There was a time when I was young and idealistic that I thought one
could live and let live. Do your own thing, live the way you wanted to
live and let the world go by on the sidelines. Unfortunately I learned
it can’t be done.
John Donne had it right, “No man is an island,
entire of itself. Each is a piece of the continent, a part of the main.
If a clod be washed away by the sea, Europe is the less. As well as if a
promontory were, as well as if a manner of thine own or of thine
friend’s were. Every man’s death diminishes me, for I am involved in
mankind. And therefore, send not to know for whom the bell tolls, It
tolls for thee.”
What my neighbor does, what a stranger does when
near me, what a government decides to make a law, those things all
affect me. I can’t ignore the influence on my life that others cause.
I think of the legalization of marijuana in Colorado and think of the
consequences that decision has made. Deaths and poisonings of young
children from marijuana candy, more traffic arrests due to those under
the influence of a drug, more resources on water and land to grow a crop
that has adverse affects on people and the possibility of loss of life
or property damage from those under the influence. I would not want to
meet someone on the road whose judgment is impaired by a drug. But that
decision by lawmakers surely put the lives of Coloradoans under greater
The decision by someone here in our state to drive while
under the influence of alcohol, or someone not paying attention to the
road while texting or talking on the phone puts others lives at risk. We
see it all too often. Drunk drivers who are second offenders should be
treated more harshly than they are and it should be more consistent.
garden may be organic but neighbors who spray when it is too windy or
are careless when applying chemicals can have an affect on my plants as
well. I find it very discouraging to see trees I have planted show signs
of chemical damage knowing that the stress, plus other stresses that
occur naturally, such as a dry year, may kill the tree.
damage it causes to beneficial insects and birds has not been completely
documented. All one has to read is Rachel Carson’s “Silent Spring” to
know the problem is ongoing and has not changed much since Carson wrote
We agonize over the shootings in schools overcome by
grief that such things happen. Are we forgetting that people are
influenced by what they see. Both video games and television shows show
graphic images that give youth an unreal picture of our world.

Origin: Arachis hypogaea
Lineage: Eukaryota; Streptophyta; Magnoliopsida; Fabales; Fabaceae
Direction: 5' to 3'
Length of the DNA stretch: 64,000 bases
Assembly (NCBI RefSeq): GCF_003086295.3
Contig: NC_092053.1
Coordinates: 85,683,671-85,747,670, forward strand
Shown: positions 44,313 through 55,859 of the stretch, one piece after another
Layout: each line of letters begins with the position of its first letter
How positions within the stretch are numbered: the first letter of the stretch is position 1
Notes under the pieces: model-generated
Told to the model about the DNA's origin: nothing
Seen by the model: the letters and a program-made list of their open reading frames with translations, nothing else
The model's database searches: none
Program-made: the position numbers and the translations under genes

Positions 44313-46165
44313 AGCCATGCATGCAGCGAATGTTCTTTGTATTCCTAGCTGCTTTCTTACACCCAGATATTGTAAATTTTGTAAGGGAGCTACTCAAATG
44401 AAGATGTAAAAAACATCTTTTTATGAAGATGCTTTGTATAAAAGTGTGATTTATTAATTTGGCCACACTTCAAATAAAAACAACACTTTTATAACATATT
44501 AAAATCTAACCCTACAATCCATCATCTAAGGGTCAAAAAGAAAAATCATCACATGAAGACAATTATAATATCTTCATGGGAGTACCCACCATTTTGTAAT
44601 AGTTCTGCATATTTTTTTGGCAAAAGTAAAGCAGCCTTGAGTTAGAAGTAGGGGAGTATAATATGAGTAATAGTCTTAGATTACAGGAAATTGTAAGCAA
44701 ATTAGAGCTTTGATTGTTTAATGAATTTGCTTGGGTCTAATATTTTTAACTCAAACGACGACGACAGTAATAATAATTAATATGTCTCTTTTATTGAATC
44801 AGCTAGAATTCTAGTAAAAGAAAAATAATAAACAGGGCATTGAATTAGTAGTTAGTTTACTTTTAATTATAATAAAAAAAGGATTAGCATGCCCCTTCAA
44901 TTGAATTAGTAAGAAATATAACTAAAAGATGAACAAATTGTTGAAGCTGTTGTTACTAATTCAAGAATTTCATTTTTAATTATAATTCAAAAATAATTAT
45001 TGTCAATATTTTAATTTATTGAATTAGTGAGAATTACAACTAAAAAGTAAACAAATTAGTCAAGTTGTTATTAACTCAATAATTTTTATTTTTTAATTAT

Gerbner, (1919-2005) former dean of the Annenberg School of
Communication at the University of Pennsylvania, has estimated that the
average American child will have watched 8,000 murders on television by
the age of twelve. I don’t know about you, but this is certainly not
Leonard Eron, a professor of psychology at the University
of Michigan’s Institute for Social Research, did a study of some
third-graders in a semi-rural area of New York. Those who watched
violent television programming were more aggressive and that tendency
stayed with them as they became older They were more likely to get in
trouble with the law and were convicted of serious crimes at later ages.
He has estimated that 10 percent of violence in the United States can
be credited to television.
Watch any cartoon and there is violence
there as well. We may think these cartoons are funny but it can
influence a young child’s behavior. In 1965 a study of cartoons compared
the behaviors of four-year-olds who watched a Woody Woodpecker cartoon
containing violent incidents with that of others who watched “The Little
Red Hen,” a cartoon that was nonviolent in nature. The children who
watched the Woody Woodpecker cartoon were more likely to hit other
children or break up toys and be more destructive during playtime. Can
the effects of violent television not be seen?
How about our
privacy? Now one’s activities are tracked by computers, cell phones and
cameras or drones. If I search for some place or thing on the internet,
chances are when I go to a website advertisements of those same things
are seen. If you have satellite television I am sure they know what
programming you regularly watch. Profiles are made of you and your
activities over the internet. A bit scary it seems to me.
when Donne wrote those words he was thinking more along humanitarian
lines, our interaction with others rather than a wider picture, it all
fits together. And to stay sane I have to think along those lines as
well. I can only control my activities and make good decisions that
benefit my family and my community.
Hopefully, if we all try to
make good decisions, that benefit will grow and make our nation a better
place to live. One must not think that what we do really doesn’t matter
in the whole of things, for it does. Every clod makes a difference,
every grain of sand is important, every person and the good decision he
or she makes is significant.
Being proactive praying for our
churches, our community and nation, living a God-focused life, all make
us part of the whole, a better whole. As Donne said, “Send not to know
for whom the bell tolls, It tolls for thee.”
Roediger has lived on a family farm all her life, first as a farmer’s
daughter and now as a farmer’s wife. She writes weekly for the Times
Bulletin and enjoys gardening, quilting, cooking, bird watching and